August 11, 2009

Department of Hobos - Department of Bridges - Department of Hart Cranes

It would be an exaggeration to say we're working hard on the extensive endnotes for our illuminated poetry book Prophecy & Doggerel. But I got several e-mails wondering about the reference to "Hart Crane the Hobo" in the recent nonsense poem Evacuate the Species Prayer. The full line - "Flying over Brooklyn like Whitman or Hart Crane the Hobo" - is a reference to how both American poets wrote about crossing into Brooklyn, Whitman by ferry, Hart Crane by Brooklyn Bridge.

We had looked up Brooklyn Bridge poetry because for our William McGonagall projects. He famously disses the Brooklyn Bridge in his poem "An Address to the New Tay Bridge", which inspired us to set it to hot hip-hop beats & ignite a rap battle between Dundee's Tay Bridge (once the longest in the world) & the mighty Brooklyn Bridge. Turns out there's plenty of poetry about the latter, but none quite as doggerelesque as McGonagalls, & certainly none that call out challenges to lesser bridges. Gold Diamonds rapped a lyric by D. B. Steinem, Brooklyn Bridge at Nightfall. But Hart Crane's poem we deemed too good. The whole battle is at our Department of Bridges.

Hart Crane published The Bridge in 1930, two years before he jumped off an ocean liner at age 33. I was trying to echo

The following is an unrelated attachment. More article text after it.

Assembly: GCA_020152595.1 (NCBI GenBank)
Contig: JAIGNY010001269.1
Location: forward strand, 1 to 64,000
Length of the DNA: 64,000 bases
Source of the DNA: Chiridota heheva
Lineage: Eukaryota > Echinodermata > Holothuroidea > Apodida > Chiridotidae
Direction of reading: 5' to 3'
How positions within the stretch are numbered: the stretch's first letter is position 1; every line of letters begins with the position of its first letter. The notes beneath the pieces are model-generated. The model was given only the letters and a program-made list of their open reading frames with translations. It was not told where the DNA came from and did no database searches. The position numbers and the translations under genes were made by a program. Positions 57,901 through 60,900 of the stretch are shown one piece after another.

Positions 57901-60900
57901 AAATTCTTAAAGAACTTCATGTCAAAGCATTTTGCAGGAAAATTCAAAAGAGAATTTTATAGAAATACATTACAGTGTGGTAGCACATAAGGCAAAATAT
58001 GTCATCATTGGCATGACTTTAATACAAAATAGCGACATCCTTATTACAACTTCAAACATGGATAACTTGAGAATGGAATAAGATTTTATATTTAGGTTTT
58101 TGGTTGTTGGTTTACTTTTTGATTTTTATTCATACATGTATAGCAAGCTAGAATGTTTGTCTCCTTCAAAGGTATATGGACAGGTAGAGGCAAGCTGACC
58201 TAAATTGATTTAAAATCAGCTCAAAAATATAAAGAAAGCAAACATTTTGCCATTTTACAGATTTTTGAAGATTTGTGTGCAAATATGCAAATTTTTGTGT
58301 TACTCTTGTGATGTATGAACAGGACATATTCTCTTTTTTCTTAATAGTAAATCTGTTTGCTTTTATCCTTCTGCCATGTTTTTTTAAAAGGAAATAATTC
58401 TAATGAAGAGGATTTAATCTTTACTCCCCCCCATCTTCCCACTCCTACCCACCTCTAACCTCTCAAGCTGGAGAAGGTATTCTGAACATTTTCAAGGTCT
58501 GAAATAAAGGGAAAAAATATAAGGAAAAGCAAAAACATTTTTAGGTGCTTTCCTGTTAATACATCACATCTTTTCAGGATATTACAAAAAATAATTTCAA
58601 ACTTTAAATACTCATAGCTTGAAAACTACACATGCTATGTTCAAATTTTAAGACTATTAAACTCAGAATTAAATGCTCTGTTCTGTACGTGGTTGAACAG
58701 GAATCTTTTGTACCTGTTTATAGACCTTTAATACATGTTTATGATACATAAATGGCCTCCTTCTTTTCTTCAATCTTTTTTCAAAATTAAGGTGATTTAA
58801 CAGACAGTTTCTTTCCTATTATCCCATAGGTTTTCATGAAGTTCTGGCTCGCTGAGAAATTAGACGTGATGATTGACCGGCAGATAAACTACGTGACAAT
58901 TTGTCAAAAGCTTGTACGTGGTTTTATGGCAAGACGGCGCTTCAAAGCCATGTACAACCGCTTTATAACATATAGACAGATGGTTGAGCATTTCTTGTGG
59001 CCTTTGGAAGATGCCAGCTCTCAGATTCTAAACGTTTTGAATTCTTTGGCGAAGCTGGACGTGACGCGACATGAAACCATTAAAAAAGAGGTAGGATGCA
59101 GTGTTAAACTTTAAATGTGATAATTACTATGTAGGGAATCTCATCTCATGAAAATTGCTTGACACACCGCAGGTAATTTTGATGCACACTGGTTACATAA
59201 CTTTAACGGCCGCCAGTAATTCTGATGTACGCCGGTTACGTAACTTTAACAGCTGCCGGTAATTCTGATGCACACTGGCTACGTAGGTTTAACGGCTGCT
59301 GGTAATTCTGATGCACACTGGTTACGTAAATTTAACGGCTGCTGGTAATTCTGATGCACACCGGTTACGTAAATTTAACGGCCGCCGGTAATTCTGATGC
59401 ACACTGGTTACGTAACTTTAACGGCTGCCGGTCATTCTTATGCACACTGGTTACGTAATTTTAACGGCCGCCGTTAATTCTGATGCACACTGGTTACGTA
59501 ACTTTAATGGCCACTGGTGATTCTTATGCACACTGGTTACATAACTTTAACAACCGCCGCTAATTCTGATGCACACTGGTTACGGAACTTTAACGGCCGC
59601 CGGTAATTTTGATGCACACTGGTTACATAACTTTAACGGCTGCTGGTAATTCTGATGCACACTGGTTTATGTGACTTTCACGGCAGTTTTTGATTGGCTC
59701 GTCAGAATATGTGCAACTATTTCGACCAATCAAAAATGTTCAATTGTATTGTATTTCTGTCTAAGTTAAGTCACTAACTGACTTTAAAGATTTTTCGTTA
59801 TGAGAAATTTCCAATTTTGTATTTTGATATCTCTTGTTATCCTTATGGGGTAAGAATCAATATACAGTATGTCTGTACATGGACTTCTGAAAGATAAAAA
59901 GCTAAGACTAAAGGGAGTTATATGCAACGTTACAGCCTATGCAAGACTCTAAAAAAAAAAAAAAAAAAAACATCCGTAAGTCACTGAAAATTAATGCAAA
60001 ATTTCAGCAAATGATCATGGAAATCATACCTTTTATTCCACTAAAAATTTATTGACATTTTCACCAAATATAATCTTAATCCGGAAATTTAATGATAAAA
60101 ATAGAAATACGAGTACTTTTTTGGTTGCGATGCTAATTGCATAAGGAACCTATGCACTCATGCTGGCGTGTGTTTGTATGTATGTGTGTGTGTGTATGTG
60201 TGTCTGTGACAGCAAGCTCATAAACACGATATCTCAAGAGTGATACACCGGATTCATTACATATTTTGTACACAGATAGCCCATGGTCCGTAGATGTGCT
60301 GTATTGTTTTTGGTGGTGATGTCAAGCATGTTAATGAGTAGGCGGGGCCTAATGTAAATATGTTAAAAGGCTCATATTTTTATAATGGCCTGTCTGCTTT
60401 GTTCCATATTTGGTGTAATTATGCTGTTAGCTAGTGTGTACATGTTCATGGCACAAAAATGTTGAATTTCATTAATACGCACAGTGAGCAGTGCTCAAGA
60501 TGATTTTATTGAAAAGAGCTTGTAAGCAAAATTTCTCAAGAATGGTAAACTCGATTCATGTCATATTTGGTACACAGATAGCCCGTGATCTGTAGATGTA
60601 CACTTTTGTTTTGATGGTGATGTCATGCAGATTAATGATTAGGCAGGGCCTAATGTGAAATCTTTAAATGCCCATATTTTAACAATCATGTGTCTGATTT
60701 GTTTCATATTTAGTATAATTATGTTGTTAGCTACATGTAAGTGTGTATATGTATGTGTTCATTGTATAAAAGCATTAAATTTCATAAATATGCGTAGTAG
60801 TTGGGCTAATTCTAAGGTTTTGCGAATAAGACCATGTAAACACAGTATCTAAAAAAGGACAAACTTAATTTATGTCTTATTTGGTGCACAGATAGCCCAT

The Bridge's westward train trip in "Evacuate the Species Prayer", & I couldn't resist the hobo passage in "The River":

My father’s cannery works I used to see
Rail-squatters ranged in nomad raillery,
The ancient men—wifeless or runaway
Hobo-trekkers that forever search
An empire wilderness of freight and rails.
Each seemed a child, like me, on a loose perch,
Holding to childhood like some termless play.
John, Jake or Charley, hopping the slow freight

—Memphis to Tallahassee—riding the rods,
Blind fists of nothing, humpty-dumpty clods.

Yet they touch something like a key perhaps.
From pole to pole across the hills, the states
—They know a body under the wide rain;
Youngsters with eyes like fjords, old reprobates
With racetrack jargon,—dotting immensity
They lurk across her, knowing her yonder breast
Snow-silvered sumac-stained or smoky blue—
Is past the valley-sleepers, south or west.
—As I have trod the rumorous midnights, too...
I'm not sure is the breast is twelve-year-old Pocahontas's (as the symbol of Natural America), or some sort of Grand Teton. I wondered, considering the hobo connection, if John Hodgman had jumped on any reference in his "Here are the 700 Hobo Names You Have Requested". I don't see any Harts or Cranes, but there's plenty of Johns, Jakes, & Charleys. "Humpty-Dumpty Clods", from the poem, would be a good hobo name. You know there's a website called where people have been posting their illustrations of the 700 hobos. Here's #112 Lois "Charles" Ladyfingers:

Also, I just put up a another excerpt mini-book from Prophecy & Doggerel on Scribd, the poem Remember Artie Wongay, with illustrations by Grainne Proinseas (taken from her Beautiful to Forget travelogues) & Olaf Mary Mohammad:

No comments: